Hi Mark, thanks for the welcome
“I think we often design to prevent injury but not often we design for during, aid in rehab/ recovery.”
good point… however i don’t know if designing a device to prevent one from stepping on a hockey stick while it is being pulled out from under you is very marketable perhaps a klutz pill…
seriously though, thank you for your extensive comments.
“also to buy a shoe just for rehab and then dismiss I think is maybe waste of $$$”
-i did think about this. but maybe reebok COULd team up with hospitals/pharmacies and distribute them that way, as a replacement/improvement upon current boots.
-and/or they could market it as part of a phys. therapy package- you could get those stretchy resistance bands, some reusable ice packs, a water bottle, a HOT water bottle, ace bandages, stuff like that, all with a RBK RHB logo plastered on. people will buy anything with a logo. that way you’re not just buying a boot, you’re buying a whole regimen. and that would justify a higher price as well.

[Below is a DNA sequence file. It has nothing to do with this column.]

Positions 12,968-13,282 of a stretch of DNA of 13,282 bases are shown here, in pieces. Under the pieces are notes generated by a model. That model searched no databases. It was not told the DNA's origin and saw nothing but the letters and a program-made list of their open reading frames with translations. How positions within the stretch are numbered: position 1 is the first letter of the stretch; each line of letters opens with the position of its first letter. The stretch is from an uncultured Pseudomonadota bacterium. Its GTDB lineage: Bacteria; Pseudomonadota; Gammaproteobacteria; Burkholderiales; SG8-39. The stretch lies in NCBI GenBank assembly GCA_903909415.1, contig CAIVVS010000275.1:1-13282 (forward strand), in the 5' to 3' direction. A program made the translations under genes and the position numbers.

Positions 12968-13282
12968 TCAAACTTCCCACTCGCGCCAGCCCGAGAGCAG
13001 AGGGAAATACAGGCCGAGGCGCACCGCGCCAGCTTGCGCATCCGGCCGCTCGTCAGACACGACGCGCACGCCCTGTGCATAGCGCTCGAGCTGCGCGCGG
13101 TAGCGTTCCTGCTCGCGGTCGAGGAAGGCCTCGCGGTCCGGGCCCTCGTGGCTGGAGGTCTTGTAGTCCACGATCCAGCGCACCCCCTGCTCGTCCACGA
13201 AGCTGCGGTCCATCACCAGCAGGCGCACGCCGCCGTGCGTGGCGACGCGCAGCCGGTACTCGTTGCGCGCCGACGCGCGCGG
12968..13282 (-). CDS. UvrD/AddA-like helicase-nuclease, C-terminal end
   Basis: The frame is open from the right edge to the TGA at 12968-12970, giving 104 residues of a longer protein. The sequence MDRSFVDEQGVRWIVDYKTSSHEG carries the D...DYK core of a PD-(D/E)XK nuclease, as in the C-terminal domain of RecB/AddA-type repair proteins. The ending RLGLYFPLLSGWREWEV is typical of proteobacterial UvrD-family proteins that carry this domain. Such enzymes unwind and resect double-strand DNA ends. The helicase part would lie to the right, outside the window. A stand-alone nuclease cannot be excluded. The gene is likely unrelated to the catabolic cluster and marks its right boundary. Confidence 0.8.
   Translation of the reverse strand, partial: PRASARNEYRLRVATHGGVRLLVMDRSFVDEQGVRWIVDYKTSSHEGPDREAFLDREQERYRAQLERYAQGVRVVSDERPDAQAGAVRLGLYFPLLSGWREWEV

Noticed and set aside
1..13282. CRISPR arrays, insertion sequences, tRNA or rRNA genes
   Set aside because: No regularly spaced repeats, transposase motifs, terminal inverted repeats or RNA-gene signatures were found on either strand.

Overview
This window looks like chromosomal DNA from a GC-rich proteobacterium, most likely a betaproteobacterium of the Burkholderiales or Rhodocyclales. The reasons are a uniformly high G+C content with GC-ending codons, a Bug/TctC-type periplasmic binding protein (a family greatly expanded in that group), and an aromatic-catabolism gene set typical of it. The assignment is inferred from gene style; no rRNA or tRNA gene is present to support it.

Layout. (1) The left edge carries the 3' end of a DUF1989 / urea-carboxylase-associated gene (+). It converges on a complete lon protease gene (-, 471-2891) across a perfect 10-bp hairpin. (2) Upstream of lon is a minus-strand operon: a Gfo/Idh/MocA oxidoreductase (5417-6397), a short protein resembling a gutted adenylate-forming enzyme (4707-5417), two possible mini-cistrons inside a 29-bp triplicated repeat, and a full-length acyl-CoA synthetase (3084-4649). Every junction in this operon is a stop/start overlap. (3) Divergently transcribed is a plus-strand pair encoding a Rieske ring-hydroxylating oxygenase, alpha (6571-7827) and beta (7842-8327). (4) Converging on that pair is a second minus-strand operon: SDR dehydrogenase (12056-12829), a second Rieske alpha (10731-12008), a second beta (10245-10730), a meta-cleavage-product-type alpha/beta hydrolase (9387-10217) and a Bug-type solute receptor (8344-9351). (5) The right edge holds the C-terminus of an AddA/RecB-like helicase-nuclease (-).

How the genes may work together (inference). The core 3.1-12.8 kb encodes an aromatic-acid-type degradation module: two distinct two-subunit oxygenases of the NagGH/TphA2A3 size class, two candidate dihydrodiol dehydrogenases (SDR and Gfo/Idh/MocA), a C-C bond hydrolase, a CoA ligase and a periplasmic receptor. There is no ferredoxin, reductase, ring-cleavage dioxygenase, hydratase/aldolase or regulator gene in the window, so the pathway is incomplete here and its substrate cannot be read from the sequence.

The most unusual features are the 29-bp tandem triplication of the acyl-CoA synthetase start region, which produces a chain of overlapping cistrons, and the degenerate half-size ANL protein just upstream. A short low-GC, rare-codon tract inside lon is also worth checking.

-you really got me thinking on this though, with your idea that it could be a trainer afterwards. i’m thinking perhaps there could be a ‘base’ shoe with an attachment that would provide more stability while the aircast is needed, but when rehab is over, you can take off the attachment and have a regular sneaker to wear whenever. and they’d come in a pair, of course; the other one wouldn’t have an attachment. (edit: OR, they’d both be attachment-compatible)
As for the type of injury this would be used for - your doctor prescribes the aircast, so that’s when you wear it. The aircast is generally post-plaster cast; an aircast wouldn’t be enough to support a broken ankle. people also use them when they have sprains.
I think that’s it… hopefully i’ll get some more updated designs up soon. Thanks so much for the comments/crit, i really appreciate it.